"""

    dirs_cmp = filecmp.dircmp(dir1, dir2)
    if len(dirs_cmp.left_only)>0 or len(dirs_cmp.right_only)>0 or \
        len(dirs_cmp.funny_files)>0:
        return False
    (_, mismatch, errors) =  filecmp.cmpfiles(
        dir1, dir2, dirs_cmp.common_files, shallow=False)
    if len(mismatch)>0 or len(errors)>0:
        return False
    for common_dir in dirs_cmp.common_dirs:
        new_dir1 = os.path.join(dir1, common_dir)
        new_dir2 = os.path.join(dir2, common_dir)
        if not are_dir_trees_equal(new_dir1, new_dir2):
            return False
    return True
1
  • The second filecmp.cmpfiles with shallow=False is not necessary. One can get dirs_cmp.diff_files from the first dircmp. A common misunderstanding (one that we made as well!) is that dir_cmp is shallow only and doesn't compare file contents! Turns out that is not true! The meaning of shallow=True is only to save time, and does not actually consider two files with differing last modification times to be different. If they the last mod time is different, it moves into reading each file's contents and comparing. If contents are identical, then it's a match even if last mod is different.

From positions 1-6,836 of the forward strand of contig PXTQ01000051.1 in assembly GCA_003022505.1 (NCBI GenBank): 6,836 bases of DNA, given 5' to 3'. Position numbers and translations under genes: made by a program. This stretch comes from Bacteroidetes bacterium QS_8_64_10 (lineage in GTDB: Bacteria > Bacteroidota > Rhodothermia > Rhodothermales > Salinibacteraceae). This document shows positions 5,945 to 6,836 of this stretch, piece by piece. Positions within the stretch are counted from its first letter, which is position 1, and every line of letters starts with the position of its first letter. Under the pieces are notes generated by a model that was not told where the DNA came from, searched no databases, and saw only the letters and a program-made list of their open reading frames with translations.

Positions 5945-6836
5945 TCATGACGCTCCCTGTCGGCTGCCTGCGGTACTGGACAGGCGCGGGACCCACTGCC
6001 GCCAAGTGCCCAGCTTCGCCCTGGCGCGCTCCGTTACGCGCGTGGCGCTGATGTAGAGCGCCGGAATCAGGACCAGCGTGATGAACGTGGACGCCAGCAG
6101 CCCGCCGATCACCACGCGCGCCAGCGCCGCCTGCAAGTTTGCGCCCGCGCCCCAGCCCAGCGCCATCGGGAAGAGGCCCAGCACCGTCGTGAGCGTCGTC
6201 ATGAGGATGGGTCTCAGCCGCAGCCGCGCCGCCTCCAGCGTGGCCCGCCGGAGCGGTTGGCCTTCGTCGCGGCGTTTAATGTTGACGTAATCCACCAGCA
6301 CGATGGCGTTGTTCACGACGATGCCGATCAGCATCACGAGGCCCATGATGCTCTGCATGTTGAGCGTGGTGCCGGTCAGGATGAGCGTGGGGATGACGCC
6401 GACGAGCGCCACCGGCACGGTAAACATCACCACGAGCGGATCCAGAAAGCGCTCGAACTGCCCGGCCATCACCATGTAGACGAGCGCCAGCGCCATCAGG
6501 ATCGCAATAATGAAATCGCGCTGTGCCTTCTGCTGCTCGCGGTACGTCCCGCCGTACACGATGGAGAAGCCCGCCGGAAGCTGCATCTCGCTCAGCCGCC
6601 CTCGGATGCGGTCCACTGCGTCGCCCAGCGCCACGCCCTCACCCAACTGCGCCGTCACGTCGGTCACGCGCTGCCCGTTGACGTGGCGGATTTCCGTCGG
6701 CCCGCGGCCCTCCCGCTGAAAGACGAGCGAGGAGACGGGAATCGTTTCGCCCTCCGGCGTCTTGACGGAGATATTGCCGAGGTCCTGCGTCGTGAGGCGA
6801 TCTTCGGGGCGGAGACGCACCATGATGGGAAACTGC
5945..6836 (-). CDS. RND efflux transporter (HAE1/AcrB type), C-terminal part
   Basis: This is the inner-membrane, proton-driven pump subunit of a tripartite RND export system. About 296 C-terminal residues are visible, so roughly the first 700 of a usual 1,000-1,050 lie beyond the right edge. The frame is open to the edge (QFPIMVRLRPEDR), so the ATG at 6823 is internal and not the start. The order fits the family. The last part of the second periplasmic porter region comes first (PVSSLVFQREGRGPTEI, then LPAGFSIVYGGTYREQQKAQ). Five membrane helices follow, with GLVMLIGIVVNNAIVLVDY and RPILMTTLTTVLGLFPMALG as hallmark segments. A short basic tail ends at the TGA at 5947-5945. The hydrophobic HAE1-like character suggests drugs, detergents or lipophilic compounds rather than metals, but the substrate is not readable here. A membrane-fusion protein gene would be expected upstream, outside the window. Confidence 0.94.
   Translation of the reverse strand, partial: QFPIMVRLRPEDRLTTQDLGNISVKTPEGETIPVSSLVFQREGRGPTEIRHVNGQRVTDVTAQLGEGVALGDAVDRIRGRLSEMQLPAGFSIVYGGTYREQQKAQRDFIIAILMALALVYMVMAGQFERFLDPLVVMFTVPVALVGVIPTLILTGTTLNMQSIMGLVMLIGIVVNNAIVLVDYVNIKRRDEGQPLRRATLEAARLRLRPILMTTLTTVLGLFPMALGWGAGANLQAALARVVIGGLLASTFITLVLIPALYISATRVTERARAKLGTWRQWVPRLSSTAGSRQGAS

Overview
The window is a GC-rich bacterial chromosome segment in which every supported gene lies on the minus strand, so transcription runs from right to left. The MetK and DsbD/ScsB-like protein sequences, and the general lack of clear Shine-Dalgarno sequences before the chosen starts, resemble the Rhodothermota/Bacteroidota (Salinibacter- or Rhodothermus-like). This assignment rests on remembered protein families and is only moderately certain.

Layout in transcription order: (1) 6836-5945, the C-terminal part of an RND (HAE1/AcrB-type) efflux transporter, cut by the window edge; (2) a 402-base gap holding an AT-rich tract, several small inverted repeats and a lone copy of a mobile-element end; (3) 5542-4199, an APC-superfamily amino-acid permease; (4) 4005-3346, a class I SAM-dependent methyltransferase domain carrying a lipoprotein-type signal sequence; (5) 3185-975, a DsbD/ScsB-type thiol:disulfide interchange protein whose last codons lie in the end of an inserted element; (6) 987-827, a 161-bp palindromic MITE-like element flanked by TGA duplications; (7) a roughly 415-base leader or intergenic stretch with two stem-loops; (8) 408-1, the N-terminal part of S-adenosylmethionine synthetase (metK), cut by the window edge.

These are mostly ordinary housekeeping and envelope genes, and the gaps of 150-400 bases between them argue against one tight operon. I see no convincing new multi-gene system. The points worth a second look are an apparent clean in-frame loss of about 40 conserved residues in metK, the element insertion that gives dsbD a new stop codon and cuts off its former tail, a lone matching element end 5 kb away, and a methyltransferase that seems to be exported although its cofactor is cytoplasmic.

– AdamE
    Nov 16 at 0:52
20

filecmp.dircmp is the way to go. But it does not compare the content of files found with the same path in two compared directories. Instead filecmp.dircmp only looks at files attributes. Since dircmp is a class, you fix that with a dircmp subclass and override its phase3 function that compares files to ensure content is compared instead of only comparing os.stat attributes.

import filecmp

class dircmp(filecmp.dircmp):
    """
    Compare the content of dir1 and dir2. In contrast with filecmp.dircmp, this
    subclass compares the content of files with the same path.
    """
    def phase3(self):
        """
        Find out differences between common files.
        Ensure we are using content comparison with shallow=False.